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The PJ Tatler

by
Bryan Preston

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October 16, 2012 - 7:55 pm
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Strategically, Mitt Romney and Barack Obama came into the second presidential debate from very different directions. Having won big in the first debate, Romney established himself as a plausible replacement for the incumbent and took the lead in most polls. Obama’s flop failure in the first debate left him damaged as a false messiah and flagging in the polls. Romney had even pulled nearly even with women voters, who traditionally support Democrats and who supported Obama overwhelmingly four years ago. So Romney needed to not fall apart and get out of the debate with at least a draw. Obama needed to score an obvious win.

Both men entered the stage looking relaxed and ready to rumble, smiling at each other and at members of the town-hall-style crowd of what we have been told is made up of undecided voters.

The first question came to Romney from a 20-year-old college student, who asked how he could be assured that after graduation he will be able to get a job and support himself. The job market in the Obama years has been abysmal for recent college grads. Romney led off talking about keeping college affordable, then segued, saying “I want you to be able to get a job!” Half of college grads can’t find jobs, Romney said, and are saddled with too much debt. It will take bringing jobs back and not keeping the middle class “crushed” as Vice President Joe Biden recently said. Romney scored well. Obama answered, “Jeremy, your future is bright” before attacking Romney’s position on the automotive bailout and saying that we need to change the tax code to keep businesses working in the U.S. Obama’s start this time was far better than the first. He still spoke mostly in generalities that have little to do with his actual policies, but he seemed to have organized his thoughts better and backed them up with some details. Romney retorted that the president’s plan hasn’t worked and the real unemployment rate is 10.7%, not the officially reported 7.8%. Romney then scored Obama for saying that Romney wanted to let the auto companies go bankrupt when Obama did in fact let them go bankrupt. Obama replied that what Romney said “just isn’t true.”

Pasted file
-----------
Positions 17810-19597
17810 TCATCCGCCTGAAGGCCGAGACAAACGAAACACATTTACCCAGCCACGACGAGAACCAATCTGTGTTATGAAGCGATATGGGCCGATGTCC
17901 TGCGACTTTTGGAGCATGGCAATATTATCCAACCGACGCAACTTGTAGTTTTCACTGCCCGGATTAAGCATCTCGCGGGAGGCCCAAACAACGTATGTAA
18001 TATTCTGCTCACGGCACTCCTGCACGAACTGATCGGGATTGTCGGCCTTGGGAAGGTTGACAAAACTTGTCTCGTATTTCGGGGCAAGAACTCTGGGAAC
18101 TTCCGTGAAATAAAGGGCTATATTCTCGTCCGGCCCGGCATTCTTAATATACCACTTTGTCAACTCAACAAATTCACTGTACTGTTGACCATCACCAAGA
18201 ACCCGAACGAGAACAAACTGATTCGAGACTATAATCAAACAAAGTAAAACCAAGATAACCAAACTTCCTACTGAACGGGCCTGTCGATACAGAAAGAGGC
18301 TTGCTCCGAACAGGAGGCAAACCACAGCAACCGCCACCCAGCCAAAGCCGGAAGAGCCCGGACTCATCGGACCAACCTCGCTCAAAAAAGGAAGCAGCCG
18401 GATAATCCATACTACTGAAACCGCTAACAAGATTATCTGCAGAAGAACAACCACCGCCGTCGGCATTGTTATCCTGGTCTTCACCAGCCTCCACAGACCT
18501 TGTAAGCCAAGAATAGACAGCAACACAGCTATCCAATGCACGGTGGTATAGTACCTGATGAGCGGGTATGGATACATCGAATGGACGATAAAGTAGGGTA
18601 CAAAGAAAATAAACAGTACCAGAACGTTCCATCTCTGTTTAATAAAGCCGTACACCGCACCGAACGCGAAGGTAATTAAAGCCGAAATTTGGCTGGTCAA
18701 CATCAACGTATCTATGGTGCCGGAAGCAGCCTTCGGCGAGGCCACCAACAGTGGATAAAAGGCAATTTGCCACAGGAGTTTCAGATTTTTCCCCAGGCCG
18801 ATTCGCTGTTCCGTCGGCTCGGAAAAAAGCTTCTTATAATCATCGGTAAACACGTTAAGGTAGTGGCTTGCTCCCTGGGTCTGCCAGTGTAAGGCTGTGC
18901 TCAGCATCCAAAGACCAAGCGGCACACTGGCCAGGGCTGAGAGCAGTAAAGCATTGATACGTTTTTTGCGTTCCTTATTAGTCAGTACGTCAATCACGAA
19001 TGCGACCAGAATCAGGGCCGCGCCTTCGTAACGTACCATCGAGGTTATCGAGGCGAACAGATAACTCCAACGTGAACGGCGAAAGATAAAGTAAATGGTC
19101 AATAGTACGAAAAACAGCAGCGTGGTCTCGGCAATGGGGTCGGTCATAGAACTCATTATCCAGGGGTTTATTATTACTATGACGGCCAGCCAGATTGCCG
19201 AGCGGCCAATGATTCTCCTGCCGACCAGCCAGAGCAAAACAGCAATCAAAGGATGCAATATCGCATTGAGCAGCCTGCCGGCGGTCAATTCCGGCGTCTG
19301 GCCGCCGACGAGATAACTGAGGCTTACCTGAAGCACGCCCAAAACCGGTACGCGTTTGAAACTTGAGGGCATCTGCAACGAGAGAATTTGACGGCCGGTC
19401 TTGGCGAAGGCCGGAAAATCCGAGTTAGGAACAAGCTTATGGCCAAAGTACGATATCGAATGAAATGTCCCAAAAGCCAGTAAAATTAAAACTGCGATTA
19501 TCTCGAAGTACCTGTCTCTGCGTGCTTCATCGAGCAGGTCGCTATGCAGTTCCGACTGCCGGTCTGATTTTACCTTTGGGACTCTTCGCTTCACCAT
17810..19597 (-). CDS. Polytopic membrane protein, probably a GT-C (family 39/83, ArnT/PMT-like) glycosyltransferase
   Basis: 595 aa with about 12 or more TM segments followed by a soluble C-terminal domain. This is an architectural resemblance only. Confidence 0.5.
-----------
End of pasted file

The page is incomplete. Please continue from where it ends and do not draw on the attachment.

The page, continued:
From there, Obama went sharply partisan and attacked Romney’s five-point economic plan as a one-point plan: tax breaks for the rich. Obama, judging by the past four years, has a one-point plan too: spend money we don’t have. On the CNN meter, Obama’s loveline went south especially among women.  He came off as delivering a bit of trash-talking. I’m not sure most undecided voters are looking for that in a president. The consensus on Twitter formed that this Obama was different from two weeks ago, though not necessarily better.

On energy, Obama promoted more investing in “green” tech (another one failed the day of the debate), while Romney assailed Obama’s anti-coal and anti-oil policies. He brought up the fact that Obama plotted to bankrupt coal companies from the start of his administration.

Candy Crowley, the moderator, then asked her own question: Is the current energy environment the “new normal?” Obama trash-talked again, saying that “Much of what Gov. Romney just said isn’t true” before not detailing any untrue thing said by Romney.

Fireworks at 16 minutes past the hour, Romney was answering a question about energy when Obama interrupted. Romney turned: “You cut oil drilling on federal lands.” Obama: “No I didn’t.” Romney: “By how much did you cut?” Obama would not answer. On the facts, Romney was clearly right. On the style, it’s harder to say. Obama was assertive but is that enough to overcome the high price of gas in most Americans’ minds?

Mark this. At 19 past the hour Obama said that the price of gas was lower four years ago because we were about to go through an economic collapse. He said that Romney might bring prices back down by fostering another collapse. That simply made no sense at all. President Obama does not get supply and demand. It’s that simple. In Mitt Romney we have a capitalist; in Barack Obama we have an ideologue. There is the choice on November 6. I will score the remainder of the debate, but Romney won it with Obama’s ignorant comment on the price of gasoline.

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